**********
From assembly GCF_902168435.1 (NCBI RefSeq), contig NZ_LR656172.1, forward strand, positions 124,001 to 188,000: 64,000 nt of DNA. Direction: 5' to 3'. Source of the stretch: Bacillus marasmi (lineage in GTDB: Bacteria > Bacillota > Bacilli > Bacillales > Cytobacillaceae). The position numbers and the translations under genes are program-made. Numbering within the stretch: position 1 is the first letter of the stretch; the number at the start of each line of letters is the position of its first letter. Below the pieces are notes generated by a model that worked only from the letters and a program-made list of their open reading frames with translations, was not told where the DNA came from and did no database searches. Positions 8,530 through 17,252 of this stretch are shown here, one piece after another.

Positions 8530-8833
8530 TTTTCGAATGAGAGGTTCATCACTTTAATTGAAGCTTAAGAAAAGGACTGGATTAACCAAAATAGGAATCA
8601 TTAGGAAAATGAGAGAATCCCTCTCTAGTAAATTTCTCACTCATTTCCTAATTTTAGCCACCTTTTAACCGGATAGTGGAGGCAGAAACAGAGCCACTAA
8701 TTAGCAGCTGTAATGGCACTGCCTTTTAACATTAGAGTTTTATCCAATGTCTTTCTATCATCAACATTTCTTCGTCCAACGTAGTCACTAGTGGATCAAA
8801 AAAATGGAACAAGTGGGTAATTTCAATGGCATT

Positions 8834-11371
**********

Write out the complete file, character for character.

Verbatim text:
From assembly GCF_902168435.1 (NCBI RefSeq), contig NZ_LR656172.1, forward strand, positions 124,001 to 188,000: 64,000 nt of DNA. Direction: 5' to 3'. Source of the stretch: Bacillus marasmi (lineage in GTDB: Bacteria > Bacillota > Bacilli > Bacillales > Cytobacillaceae). The position numbers and the translations under genes are program-made. Numbering within the stretch: position 1 is the first letter of the stretch; the number at the start of each line of letters is the position of its first letter. Below the pieces are notes generated by a model that worked only from the letters and a program-made list of their open reading frames with translations, was not told where the DNA came from and did no database searches. Positions 8,530 through 17,252 of this stretch are shown here, one piece after another.

Positions 8530-8833
8530 TTTTCGAATGAGAGGTTCATCACTTTAATTGAAGCTTAAGAAAAGGACTGGATTAACCAAAATAGGAATCA
8601 TTAGGAAAATGAGAGAATCCCTCTCTAGTAAATTTCTCACTCATTTCCTAATTTTAGCCACCTTTTAACCGGATAGTGGAGGCAGAAACAGAGCCACTAA
8701 TTAGCAGCTGTAATGGCACTGCCTTTTAACATTAGAGTTTTATCCAATGTCTTTCTATCATCAACATTTCTTCGTCCAACGTAGTCACTAGTGGATCAAA
8801 AAAATGGAACAAGTGGGTAATTTCAATGGCATT

Positions 8834-11371